May 26, 2015
Think you could diffuse a bomb with putty, duct tape, nail clippers and some rope? Even if you couldn’t, you might remember a TV character who could — Angus MacGyver. Every week, the engineer-turned-spy found himself in a similar situation, but somehow managed to save everyone with the random items around him.
But the show has expanded to much more than ‘80s action music and explosions — it’s also the inspiration for a new contest aimed at getting women involved in STEM careers. “The Next MacGyver” is an opportunity for contestants to write the pilot of a show starring a female engineer.
Even though MacGyver is serving as a point of reference for applicants, the contest is promoting diverse submissions — this means that the next generation could be watching a show that is a drama, sci-fi or comedy that promotes the engineering profession and the problem-solving skills it utilizes.
“I literally could not tell you how many times people have come up to me and said, ‘I became an engineer, or I went into the sciences because of ‘MacGyver,’” says Lee Zlotoff, the show’s creator. It’s this same sentiment that is behind the contest. Not only is the collaboration hoping to get more girls involved in STEM careers, it’s also hoping to change how society thinks of engineering.
“In society and popular culture, the perception of engineering is a little warped,” says Yannis C. Yortsos, dean of the Viterbi School of Engineering at USC. “We think now is the time and opportunity to change that.“ He adds that there have been similar ideas and some outreach in the past, but this partnership between academia and Hollywood is going forward with a more holistic approach.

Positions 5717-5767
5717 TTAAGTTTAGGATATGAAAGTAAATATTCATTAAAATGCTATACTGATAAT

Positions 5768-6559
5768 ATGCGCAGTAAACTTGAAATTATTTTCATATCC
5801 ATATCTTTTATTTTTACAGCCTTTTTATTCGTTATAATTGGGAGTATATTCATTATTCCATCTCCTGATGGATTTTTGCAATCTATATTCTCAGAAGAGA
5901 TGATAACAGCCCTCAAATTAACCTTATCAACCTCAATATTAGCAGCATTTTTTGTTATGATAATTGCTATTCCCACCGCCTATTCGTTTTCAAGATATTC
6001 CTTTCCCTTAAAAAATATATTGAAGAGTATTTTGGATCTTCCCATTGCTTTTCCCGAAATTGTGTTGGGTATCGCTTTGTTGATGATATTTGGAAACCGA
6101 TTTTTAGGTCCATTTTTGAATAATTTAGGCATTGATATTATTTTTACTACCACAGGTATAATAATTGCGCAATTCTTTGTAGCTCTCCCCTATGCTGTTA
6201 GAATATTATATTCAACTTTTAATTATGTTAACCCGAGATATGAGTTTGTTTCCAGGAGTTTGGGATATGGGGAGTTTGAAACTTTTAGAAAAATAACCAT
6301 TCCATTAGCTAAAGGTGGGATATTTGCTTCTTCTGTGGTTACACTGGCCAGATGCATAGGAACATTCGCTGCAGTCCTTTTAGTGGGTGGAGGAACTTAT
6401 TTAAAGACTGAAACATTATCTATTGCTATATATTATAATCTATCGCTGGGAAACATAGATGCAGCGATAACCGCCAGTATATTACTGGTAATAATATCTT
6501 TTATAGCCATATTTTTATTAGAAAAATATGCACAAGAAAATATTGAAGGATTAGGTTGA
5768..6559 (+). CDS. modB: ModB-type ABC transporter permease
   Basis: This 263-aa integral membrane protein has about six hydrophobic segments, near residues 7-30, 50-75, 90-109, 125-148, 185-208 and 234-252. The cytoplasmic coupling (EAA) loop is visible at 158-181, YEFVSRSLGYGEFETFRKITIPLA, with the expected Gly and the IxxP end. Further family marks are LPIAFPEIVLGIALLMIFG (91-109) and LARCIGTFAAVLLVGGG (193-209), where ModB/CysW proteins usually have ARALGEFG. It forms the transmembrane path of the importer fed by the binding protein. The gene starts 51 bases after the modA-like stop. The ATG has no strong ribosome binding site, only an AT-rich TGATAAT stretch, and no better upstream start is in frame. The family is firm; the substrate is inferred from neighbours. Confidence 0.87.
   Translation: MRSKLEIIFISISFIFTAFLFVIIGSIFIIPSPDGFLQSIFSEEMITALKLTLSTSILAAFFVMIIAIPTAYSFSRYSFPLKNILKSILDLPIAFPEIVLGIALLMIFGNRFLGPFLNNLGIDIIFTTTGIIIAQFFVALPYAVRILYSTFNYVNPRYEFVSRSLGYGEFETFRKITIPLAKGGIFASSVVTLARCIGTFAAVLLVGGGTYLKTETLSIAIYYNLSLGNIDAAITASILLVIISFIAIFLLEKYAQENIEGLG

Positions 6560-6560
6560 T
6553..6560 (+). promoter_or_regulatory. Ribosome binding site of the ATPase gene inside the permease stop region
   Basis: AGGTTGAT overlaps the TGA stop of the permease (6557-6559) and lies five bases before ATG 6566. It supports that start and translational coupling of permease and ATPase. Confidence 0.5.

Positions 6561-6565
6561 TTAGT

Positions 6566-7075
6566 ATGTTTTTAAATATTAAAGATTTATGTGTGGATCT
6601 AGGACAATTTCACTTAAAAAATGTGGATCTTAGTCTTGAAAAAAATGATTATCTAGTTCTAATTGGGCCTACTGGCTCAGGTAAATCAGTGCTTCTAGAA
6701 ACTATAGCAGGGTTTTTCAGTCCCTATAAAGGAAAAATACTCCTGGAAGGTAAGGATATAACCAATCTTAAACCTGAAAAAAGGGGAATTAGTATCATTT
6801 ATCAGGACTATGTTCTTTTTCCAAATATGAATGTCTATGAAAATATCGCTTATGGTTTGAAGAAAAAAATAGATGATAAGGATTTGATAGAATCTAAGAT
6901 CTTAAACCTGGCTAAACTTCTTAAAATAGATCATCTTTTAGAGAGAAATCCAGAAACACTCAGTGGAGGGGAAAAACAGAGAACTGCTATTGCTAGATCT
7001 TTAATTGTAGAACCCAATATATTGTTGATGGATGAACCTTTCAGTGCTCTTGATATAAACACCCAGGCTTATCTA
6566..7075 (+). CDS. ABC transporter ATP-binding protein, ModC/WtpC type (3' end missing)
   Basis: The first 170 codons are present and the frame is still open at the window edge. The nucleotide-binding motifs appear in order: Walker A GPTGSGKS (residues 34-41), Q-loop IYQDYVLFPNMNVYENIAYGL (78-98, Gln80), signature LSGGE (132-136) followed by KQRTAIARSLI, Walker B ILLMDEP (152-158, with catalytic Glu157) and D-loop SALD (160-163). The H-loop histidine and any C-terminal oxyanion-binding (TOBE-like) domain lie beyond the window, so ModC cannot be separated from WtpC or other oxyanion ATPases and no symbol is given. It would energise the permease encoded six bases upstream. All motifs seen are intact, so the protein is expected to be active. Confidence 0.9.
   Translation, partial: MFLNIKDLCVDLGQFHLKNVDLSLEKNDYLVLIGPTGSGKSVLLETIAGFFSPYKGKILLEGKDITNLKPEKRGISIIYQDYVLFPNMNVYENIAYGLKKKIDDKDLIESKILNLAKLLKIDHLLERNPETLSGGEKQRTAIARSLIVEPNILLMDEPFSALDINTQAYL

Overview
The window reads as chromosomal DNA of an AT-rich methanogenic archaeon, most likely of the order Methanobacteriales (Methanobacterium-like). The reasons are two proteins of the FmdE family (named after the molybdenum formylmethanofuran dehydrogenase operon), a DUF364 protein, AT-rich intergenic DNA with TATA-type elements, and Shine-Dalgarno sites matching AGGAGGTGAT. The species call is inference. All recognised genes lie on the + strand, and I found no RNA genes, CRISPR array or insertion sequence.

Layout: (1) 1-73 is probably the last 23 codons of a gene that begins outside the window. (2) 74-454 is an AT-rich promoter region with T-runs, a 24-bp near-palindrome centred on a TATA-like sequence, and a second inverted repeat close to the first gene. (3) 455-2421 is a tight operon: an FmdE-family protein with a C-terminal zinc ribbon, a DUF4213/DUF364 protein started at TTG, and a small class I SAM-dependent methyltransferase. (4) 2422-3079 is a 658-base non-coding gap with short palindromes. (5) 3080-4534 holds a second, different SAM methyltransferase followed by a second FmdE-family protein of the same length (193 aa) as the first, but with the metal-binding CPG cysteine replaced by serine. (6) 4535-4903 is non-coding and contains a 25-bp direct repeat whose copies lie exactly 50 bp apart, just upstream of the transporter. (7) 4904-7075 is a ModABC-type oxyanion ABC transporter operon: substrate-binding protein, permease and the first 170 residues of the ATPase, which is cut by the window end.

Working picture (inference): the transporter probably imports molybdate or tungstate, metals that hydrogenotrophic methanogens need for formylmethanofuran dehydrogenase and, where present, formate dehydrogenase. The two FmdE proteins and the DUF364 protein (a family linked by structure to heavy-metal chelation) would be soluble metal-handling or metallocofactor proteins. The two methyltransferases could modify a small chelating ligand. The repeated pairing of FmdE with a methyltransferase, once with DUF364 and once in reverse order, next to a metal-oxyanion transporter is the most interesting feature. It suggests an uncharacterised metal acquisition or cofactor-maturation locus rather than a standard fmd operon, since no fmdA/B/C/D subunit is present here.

The importance of getting more of the population — girls and guys alike — involved in engineering, according to Yortsos, is ensuring that we as a society are ready for the future. “When you look now at engineering, technology and science, it is evolving at a very exponential pace. When you look around, you notice that our future, economic opportunities and quality of life and solving important problems will come from science and engineering. Societies that do not recognize that will be left behind,” he says.
To be considered, applicants were asked to submit the following materials:
- Title and genre of proposed TV series
- One-paragraph synopsis of pilot episode
- Name and brief description of female protagonist(s)
- One-liners of future episodes
The top five winners will be awarded $5,000 and be paired with industry and engineering mentors to polish and execute their individual ideas. But, before those five are decided, 12 finalists will compete this summer.
The contest is being sponsored by several science and engineering organizations, including The National Academy of Engineering, The MacGyver Foundation and the USC Viterbi School of Engineering.
Below you’ll find a video about the contest.